Company seeks FDA approval for OTC birth control pill

HRA Pharma is seeking FDA approval for the first birth control pill people in the US can buy without a prescription

Since the 1960s, millions of Americans have used hormone-based pills to prevent pregnancy, making the daily birth control pill one of the most common forms of birth control in the country, according to the US Centers for Disease Control and Prevention (CDC).

In June, the Supreme Court upheld Roe v. Wade, the landmark case that protected abortion rights at the federal level. In the opinion, Justice Clarence Thomas wrote that the Court should consider other judgments, including Griswold v. Connecticut, which protects the freedom of married couples to buy and use contraceptives without government restrictions. Birth control pills are available over the counter in many countries outside the US, but recent online research shows (here, here, and here) that many people are wondering if they can get daily birth control pills in the US without a prescription.

THE QUESTION

Is an over-the-counter daily birth control pill currently available in the US?

THE SOURCES

THE ANSWER

That's wrong.

No, an over-the-counter daily birth control pill is not currently available in the United States

On July 11, pharmaceutical company HRA Pharma filed an application with the FDA to switch Opill, a progestin-only pill used for daily birth control, from a prescription to an over-the-counter (OTC) pill. If approved, it would be the first over-the-counter daily birth control pill in the United States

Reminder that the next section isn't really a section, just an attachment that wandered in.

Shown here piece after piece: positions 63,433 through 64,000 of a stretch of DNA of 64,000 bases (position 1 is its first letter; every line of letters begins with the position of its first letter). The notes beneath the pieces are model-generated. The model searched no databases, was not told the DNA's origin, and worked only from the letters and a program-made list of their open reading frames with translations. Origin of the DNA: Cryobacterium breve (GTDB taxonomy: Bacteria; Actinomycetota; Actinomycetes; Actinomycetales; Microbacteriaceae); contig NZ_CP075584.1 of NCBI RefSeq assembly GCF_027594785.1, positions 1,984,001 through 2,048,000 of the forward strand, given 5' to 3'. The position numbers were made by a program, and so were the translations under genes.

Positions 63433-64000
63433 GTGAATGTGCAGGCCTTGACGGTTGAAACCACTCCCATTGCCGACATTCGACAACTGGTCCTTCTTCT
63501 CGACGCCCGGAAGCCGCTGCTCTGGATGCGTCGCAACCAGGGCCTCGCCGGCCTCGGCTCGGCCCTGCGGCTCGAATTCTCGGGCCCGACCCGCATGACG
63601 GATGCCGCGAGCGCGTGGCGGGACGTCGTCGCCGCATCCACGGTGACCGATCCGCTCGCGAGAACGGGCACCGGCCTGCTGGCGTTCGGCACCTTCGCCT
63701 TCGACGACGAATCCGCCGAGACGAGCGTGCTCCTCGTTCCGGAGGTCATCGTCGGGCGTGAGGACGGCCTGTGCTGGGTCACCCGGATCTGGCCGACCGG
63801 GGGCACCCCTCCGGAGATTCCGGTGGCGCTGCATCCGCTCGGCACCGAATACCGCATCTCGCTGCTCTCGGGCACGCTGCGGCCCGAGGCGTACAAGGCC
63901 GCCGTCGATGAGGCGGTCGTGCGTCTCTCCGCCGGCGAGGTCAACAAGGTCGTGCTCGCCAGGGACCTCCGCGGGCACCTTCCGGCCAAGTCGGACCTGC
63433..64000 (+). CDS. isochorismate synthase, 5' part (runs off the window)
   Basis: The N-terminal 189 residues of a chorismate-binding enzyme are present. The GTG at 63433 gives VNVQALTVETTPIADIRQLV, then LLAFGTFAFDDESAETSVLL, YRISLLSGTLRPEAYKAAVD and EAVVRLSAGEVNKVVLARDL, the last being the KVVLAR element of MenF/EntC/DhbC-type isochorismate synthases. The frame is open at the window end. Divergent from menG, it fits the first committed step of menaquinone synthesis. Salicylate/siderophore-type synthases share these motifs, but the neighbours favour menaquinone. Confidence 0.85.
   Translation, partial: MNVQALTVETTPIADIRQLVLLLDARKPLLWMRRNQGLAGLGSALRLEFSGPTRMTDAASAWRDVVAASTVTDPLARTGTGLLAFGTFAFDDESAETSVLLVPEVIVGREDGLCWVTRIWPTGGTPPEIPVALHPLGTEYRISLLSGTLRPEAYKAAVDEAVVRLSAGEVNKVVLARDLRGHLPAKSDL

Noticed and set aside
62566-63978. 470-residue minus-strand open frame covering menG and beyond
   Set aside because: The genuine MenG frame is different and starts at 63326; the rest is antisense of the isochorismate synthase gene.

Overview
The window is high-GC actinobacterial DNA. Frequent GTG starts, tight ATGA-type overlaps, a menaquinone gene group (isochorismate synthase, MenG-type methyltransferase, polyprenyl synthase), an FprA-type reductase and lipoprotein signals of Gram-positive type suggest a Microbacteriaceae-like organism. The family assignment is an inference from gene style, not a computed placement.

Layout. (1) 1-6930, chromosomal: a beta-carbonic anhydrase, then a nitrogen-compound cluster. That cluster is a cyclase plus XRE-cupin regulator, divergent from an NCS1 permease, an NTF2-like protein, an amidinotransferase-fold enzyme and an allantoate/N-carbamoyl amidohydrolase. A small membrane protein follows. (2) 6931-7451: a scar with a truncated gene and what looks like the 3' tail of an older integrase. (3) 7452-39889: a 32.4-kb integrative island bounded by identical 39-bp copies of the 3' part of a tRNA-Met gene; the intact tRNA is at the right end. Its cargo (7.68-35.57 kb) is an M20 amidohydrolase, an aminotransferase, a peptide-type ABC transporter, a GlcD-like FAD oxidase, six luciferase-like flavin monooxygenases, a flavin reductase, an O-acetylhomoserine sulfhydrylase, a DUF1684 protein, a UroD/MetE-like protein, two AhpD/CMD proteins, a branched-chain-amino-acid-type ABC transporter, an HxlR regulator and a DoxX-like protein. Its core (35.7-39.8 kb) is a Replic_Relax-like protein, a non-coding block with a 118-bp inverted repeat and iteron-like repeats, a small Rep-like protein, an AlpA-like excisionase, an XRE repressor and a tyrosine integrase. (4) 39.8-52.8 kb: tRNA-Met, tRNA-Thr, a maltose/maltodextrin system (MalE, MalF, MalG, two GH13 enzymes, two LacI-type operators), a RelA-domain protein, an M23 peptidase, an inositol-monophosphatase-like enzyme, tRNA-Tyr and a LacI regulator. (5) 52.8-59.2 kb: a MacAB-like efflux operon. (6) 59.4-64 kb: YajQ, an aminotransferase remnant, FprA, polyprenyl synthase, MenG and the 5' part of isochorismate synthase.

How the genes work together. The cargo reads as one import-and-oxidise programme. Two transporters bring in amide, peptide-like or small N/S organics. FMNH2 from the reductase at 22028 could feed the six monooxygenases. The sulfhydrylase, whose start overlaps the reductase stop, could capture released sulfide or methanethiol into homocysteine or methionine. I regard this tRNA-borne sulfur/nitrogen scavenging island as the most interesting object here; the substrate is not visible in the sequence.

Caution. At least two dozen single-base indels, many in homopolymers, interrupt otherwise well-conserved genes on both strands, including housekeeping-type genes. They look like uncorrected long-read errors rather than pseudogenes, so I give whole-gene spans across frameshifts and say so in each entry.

WHAT WE FOUND

An over-the-counter (OTC) daily birth control pill is not currently available in the United States. According to the U.S. Food and Drug Administration (FDA), all OTC drugs must meet FDA quality, efficacy, and safety standards before receiving agency approval.

The FDA lists birth control options available in the United States on its website. Combined oral contraceptives (pills that contain two hormones, estrogen and progestin, to stop the ovaries from releasing eggs; commonly known as “the pill”) and the “mini-pill”, a progestin-only oral contraceptive, both require a prescription by a healthcare provider, according to the FDA.

Other short-acting hormonal birth control methods, including the patch and vaginal birth control ring, also require a prescription. Hormone-based birth control pills have always required a prescription in the US, usually so healthcare providers can screen for conditions that increase the risk of rare but dangerous blood clots.

The morning-after emergency contraceptive pill, also known as Plan B, is available over the counter in the United States. Plan B isn’t a daily contraceptive, but a two-dose regimen to be taken after sexual activity.

RELATED: Claim Plan B’s emergency contraceptive pill has context for weight limit

On July 11, HRA Pharma, a pharmaceutical company based in France, submitted its application to the FDA for an OTC Switch prescription for Opill, a progestin-only daily birth control pill (also known as the minipill or non-estrogen pill). . Opill has been used to prevent pregnancy in the United States since it was approved by the FDA in 1973, HRA Pharma said in a press release. If approved, it would be the first over-the-counter birth control pill in the United States

“Nearly one-third of U.S. adult women who have ever attempted to obtain a prescription or refill for birth control pills, patches or rings reported difficulty doing so,” HRA Pharma said, citing a 2016 study. “Removing the prescription requirement for Opill would increase access to a birth control method that is well tolerated and significantly more effective at preventing pregnancy than any currently available OTC method.”